Nice nit-picking.  What happens to the land stripped away to mine coal, probably the major generator of electricity in China.  Should Apple simply run it's Chinese operations on coal?  And I noticed you didn't pick up the 59% lower energy use by Apple products (early in the video).  That's something I've been seeing for years.  So if you use an iPhone, an iPad, etc, versus the competition, you are getting the same value in terms of computing power for a lot less energy.  Not a big deal in terms of the energy consumed by one smartphone or tablet, but these devices are used in the billions around the world.  Would be better if more of those in use were Apple products, wouldn't you say?

     

    And how about that recycling bit you mentioned.  Recycling is almost never about re-tasking a product at the same value level; it's about ensuring that the materials within the product are responsibly put back into use.  So who cares if a recycled iPhone is turned into pennies worth of raw materials once that iPhone's useful life is exhausted.  Oh, you do know that Apple reconditions those that are still viable.  But yeah, if you bring in an iPhone 3GS or earlier, it's going to get broken down into its component raw materials.  So what!  a bigger issue is how long an Apple product remains useful versus the cometition.  I'll wager Apple smartphones, tablets, computers, iPads, etc have significantly longer useful lives, all while consuming less energy per unit of computing power, than the aggregate competition.  

     

    When you set out to save the world, or education the rest of us about it, you should first understand what are the important metrics.

  • Reply 10 of 11
    zoetmbzoetmb Posts: 2,586member
    Quote:

    Originally Posted by blazar View Post





    They should park an apple store in national parks so that folks actually know what they are "saving". To most people the "environment" is simply an abstraction... And that includes many "environmentalists". Release exclusive products there for visitors where some proceeds specifically help conservation?

    Absolutely not - no Apple store (or any other kind of store, except perhaps for food/camping supplies) in the national parks.

     

    This is exactly what conservative Republicans want.   They want to turn the national parks over to the states who will have the freedom to lease the land to private developers, energy companies, etc.

     

    There are many other ways to educate the public about the national parks besides sticking an electronics store in there.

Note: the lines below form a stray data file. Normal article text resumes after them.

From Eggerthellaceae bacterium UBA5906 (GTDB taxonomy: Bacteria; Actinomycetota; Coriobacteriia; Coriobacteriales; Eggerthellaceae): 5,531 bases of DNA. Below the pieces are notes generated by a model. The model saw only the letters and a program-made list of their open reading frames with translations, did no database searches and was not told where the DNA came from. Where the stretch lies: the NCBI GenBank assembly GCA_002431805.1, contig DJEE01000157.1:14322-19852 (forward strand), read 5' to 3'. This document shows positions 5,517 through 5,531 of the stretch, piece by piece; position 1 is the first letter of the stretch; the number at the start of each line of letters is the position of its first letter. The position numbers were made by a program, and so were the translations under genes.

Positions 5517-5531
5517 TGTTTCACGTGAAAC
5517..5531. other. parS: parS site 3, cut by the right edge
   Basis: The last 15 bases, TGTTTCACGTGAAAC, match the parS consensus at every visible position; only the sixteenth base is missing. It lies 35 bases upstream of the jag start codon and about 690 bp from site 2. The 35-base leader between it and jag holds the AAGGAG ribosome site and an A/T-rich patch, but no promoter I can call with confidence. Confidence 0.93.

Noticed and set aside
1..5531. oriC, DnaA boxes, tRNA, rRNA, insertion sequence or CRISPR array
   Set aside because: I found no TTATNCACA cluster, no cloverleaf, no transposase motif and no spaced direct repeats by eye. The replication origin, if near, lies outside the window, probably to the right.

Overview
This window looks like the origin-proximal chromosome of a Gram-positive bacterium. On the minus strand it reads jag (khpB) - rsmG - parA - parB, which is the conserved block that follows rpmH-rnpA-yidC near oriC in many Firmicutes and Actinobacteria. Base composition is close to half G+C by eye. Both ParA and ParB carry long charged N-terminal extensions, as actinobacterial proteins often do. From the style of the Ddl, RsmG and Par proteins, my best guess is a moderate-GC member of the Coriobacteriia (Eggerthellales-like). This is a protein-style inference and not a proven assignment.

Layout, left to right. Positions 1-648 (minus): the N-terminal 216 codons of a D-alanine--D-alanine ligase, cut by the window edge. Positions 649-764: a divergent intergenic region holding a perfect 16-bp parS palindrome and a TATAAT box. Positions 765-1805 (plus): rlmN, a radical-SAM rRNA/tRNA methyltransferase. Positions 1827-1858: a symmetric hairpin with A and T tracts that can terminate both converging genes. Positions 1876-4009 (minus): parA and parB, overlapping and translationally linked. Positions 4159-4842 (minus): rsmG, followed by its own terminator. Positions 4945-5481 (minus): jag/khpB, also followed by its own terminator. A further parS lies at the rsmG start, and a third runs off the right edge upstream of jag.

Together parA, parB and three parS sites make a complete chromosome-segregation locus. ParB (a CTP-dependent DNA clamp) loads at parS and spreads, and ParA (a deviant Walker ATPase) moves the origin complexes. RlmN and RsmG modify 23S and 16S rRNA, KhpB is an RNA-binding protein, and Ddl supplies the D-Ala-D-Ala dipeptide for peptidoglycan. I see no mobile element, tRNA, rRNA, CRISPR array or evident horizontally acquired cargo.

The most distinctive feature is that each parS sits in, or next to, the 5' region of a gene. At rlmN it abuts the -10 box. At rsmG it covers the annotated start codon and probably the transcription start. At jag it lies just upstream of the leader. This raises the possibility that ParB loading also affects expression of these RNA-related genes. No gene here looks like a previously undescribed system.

• Reply 11 of 11
    zoetmbzoetmb Posts: 2,586member
    Quote:

    Originally Posted by Inkling View Post



    Environmentalism is often a fashionable and cheap virtue, particularly as selectively applied by Apple.



    Apple makes a big deal about supporting recycling, which means turning a pricey device back into mere pennies worth of raw material. Not accidentally, that reduces the supply of used Apple gadgets, forcing people to buy new.



    Meanwhile, with each year that passes, Apple makes their products more and more difficult to repair or upgrade, again forcing people to buy new and harming those unable to afford new products.



    Even what Apple touts above doesn't impress. Look at the bare brown dirt under that Chinese solar farm. That's no different from clear-cutting away a forest. Actually, it's worse. That clear-cut will be replanted in trees within months. This land will remain bare for years, perhaps losing much of its ability to grow green and living things. When you think solar, think of a vast parking lot but with solar cells rather than cars.



    Is Apple being fashionable? Certainly. Are Apple's corporate policies good for the earth? No, not really. They're mostly good for Apple's profitability and to impress silly people who can't see just how environmentally destructive these large-scale solar projects are.



    Completely disagree on every issue EXCEPT the difficulty of repairing and upgrading Apple's products.   On that I agree.   Apple should design their products as they used to -where it's easy to replace batteries, memory and storage.   People would keep their machines longer.    On the other hand, when I go to electronics recycling events, the only Apple computers I usually see there are really, really old models, like original iMacs, etc.   At least 90% of the machines are old PCs and they're there for the purpose of having their parts recycled.  So I think that even though people wind up replacing their Macs sooner than they would have to if they were easily upgradable, I don't think most of those computers wind up in the trash - I think they get passed along.